Numerous New Zealand teenagers between the ages of 12 and 16 are being paid for sex by men who go out specifically look for underage sex workers.
The revelation comes in a report from the agency Child Alert, which aims to stop the sexual exploitation of children.
Their report indicates the practice is relatively widespread, and could just be the tip of the iceberg given the secretive nature of underage sex workers.
Young people interviewed by researcher Natalie Thorburn described what is happening on the streets:
"The girls said to me that they provided a specific client group with services. And that they would have specific parts of the street that were only for the underage people, where the men would target them because they knew that they could perpetrate violent acts that they couldn't, perhaps, on the older workers."
Thorburn said all the young people she spoke to told her they had been abused prior to their involvement in sex work, often to the point of physical injury.
"This was largely normalised within girls' families and immediate networks. Moreover, the practice of trading sex for material goods, money, or safety was regarded among this group as a common practice from the age of 12, indicating an underlying social norm sanctioning the use of girls' bodies for transactional purposes," she said.
"Teens' decisions to sell sex are consequently driven by the complex interplay between their need to procure essentials such as food and clothes, internalised ideas about what it means to be female, and the need to pursue lifestyles that enable them to silence their trauma-related symptoms of distress."
While some of the girls interviewed stated that their involvement in sex work had been a choice they had made for themselves, they also acknowledged financial deprivation and psychological distress had an influence.
Most described feelings of depression and anxiety, often accompanied by symptoms of post-traumatic stress, something Thorburn said is hardly surprising given the prevalence of physical and sexual abuse most had been subjected to since early childhood. “They associate the feelings and behaviours stemming from this abuse with their need to take drugs, primarily methamphetamine, because it masks feelings of distress and shame and provides alternative social connections."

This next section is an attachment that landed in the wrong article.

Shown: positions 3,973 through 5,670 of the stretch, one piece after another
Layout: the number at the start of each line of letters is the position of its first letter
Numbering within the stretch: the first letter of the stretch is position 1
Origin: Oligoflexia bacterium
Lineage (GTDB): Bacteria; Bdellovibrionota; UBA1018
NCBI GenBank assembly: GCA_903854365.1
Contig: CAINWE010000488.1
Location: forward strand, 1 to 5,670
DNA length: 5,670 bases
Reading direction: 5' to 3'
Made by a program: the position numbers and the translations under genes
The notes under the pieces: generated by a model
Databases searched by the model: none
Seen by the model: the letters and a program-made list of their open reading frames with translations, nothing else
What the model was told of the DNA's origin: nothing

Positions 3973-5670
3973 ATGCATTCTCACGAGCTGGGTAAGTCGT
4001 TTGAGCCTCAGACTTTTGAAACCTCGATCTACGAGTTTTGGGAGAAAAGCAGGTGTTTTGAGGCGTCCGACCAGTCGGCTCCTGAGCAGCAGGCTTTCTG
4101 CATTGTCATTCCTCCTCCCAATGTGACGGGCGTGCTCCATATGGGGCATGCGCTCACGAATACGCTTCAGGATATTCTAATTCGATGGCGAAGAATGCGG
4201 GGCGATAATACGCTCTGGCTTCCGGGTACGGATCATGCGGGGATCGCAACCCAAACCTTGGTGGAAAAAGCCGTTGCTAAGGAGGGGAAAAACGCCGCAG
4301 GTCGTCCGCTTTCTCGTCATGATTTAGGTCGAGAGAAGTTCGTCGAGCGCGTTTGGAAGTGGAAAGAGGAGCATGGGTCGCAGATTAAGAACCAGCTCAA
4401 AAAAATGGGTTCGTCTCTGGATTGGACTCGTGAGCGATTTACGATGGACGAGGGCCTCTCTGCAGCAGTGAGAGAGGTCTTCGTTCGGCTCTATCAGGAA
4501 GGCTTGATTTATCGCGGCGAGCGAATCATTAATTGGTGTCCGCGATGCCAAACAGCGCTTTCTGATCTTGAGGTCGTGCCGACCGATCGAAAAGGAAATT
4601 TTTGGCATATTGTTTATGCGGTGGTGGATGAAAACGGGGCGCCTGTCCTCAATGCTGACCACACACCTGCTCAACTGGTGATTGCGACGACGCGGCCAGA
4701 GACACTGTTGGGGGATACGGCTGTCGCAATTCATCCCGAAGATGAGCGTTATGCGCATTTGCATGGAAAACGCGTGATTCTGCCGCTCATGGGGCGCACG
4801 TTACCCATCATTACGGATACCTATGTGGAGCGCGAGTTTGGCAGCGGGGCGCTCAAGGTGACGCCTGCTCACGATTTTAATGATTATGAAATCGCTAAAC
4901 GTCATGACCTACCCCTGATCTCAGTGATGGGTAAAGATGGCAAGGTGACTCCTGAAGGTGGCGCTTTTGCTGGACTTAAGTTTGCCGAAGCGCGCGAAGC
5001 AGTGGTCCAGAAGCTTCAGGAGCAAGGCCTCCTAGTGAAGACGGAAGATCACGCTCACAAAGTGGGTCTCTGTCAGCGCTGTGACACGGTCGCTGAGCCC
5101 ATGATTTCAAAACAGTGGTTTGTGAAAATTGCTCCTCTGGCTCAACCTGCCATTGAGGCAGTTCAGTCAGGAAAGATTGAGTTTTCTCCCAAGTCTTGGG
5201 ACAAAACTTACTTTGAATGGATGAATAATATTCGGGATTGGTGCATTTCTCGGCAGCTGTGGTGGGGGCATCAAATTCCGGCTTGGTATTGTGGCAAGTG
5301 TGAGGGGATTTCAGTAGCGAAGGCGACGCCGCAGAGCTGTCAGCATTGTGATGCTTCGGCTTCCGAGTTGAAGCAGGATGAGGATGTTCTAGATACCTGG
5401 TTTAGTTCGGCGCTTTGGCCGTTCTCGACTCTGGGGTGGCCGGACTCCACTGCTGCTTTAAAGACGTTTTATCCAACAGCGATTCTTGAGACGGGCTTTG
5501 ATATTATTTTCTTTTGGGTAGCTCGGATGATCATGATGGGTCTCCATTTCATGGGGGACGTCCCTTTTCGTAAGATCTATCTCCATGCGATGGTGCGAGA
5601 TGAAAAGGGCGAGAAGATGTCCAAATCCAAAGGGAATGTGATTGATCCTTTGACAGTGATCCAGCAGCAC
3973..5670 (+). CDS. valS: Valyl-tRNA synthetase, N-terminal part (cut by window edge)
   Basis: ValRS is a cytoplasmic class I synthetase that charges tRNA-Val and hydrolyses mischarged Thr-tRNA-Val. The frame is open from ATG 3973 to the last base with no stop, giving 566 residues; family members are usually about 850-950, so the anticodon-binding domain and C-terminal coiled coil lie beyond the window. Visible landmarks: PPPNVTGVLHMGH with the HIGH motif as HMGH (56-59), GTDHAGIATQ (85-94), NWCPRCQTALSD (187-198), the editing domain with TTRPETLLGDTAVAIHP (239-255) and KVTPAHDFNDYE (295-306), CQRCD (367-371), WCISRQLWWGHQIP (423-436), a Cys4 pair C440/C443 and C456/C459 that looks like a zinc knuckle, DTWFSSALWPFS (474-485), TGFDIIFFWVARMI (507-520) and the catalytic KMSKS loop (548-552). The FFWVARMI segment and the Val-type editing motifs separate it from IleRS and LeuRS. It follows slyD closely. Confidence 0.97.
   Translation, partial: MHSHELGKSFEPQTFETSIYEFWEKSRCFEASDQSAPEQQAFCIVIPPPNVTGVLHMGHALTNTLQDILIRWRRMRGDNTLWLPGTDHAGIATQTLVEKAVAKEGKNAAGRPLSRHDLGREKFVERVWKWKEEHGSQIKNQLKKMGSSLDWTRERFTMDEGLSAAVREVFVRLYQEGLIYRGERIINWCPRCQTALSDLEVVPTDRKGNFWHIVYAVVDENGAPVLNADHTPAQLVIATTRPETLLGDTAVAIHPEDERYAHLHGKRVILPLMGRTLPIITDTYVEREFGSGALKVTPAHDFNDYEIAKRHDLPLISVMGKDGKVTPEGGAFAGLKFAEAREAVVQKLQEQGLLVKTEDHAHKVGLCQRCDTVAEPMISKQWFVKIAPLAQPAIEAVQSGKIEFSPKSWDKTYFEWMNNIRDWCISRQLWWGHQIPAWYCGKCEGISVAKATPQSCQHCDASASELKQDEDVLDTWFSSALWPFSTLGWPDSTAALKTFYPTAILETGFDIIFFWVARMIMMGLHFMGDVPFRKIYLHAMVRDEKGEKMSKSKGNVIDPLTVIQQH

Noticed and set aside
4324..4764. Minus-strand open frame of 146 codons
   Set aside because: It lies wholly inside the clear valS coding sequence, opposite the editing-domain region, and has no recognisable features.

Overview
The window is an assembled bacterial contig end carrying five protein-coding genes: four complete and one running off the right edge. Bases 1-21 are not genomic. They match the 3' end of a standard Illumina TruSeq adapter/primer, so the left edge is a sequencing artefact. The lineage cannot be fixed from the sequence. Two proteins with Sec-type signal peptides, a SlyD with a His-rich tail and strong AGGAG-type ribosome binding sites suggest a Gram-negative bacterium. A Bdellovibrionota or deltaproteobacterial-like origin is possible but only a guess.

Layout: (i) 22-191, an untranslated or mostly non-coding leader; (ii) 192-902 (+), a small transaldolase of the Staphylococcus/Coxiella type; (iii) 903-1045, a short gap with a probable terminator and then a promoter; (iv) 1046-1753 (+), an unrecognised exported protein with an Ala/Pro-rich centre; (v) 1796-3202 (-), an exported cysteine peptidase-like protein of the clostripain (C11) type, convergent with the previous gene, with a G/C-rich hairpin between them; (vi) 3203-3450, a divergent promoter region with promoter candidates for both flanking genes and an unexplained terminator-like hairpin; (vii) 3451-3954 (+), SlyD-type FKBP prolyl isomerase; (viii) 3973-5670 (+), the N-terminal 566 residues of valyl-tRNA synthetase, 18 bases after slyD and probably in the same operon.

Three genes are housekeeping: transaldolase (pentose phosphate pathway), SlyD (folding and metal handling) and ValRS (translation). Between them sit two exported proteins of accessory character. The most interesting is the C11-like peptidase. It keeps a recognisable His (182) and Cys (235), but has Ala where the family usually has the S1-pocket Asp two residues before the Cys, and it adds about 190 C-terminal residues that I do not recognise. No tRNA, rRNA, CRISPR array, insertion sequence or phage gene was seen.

Thorburn believes many had actually sought help, and been greeted with disinterest or shaming. "They felt like the people who they were seeing in professional services, whether that was Child, Youth and Family or community agencies, that they didn't really care about them. And that they didn't want to hear their stories. And so they shut off and refused to speak about their stories."
While adult prostitution was decriminalised by the Prostitution Reform Act, payment for sexual services from a child or young person under the age of 18 remains illegal.
Natalie Thorburn says there are many possible levels of prevention and intervention that simply are not happening. "Obviously the most immediate issue would be whether or not police are out there looking and charging the people who are committing the crimes by hiring sexual services from underage girls.
"But more than that we need to look at the overarching factors that enable this to be perpetuated. Things like gender inequality and economic inequality - and also the fact that there is no community awareness, and no real awareness among agencies and professionals either."
ECPAT is calling for individuals, agencies, and communities to educate themselves about the nature of child abuse and underage sex work, and proactively support vulnerable children and teenagers.